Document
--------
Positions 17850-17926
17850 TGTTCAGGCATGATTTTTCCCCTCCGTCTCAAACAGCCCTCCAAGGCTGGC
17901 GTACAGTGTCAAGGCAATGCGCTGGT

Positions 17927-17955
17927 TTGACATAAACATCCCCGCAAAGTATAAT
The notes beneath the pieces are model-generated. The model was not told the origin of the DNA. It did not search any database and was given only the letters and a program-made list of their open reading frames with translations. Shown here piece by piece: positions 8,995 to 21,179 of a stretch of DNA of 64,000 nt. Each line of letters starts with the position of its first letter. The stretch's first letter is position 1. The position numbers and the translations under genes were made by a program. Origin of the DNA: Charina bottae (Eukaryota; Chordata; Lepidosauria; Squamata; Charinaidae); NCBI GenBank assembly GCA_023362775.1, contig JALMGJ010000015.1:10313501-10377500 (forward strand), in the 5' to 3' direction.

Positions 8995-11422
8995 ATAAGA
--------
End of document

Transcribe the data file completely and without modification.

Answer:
Positions 17850-17926
17850 TGTTCAGGCATGATTTTTCCCCTCCGTCTCAAACAGCCCTCCAAGGCTGGC
17901 GTACAGTGTCAAGGCAATGCGCTGGT

Positions 17927-17955
17927 TTGACATAAACATCCCCGCAAAGTATAAT
The notes beneath the pieces are model-generated. The model was not told the origin of the DNA. It did not search any database and was given only the letters and a program-made list of their open reading frames with translations. Shown here piece by piece: positions 8,995 to 21,179 of a stretch of DNA of 64,000 nt. Each line of letters starts with the position of its first letter. The stretch's first letter is position 1. The position numbers and the translations under genes were made by a program. Origin of the DNA: Charina bottae (Eukaryota; Chordata; Lepidosauria; Squamata; Charinaidae); NCBI GenBank assembly GCA_023362775.1, contig JALMGJ010000015.1:10313501-10377500 (forward strand), in the 5' to 3' direction.

Positions 8995-11422
8995 ATAAGA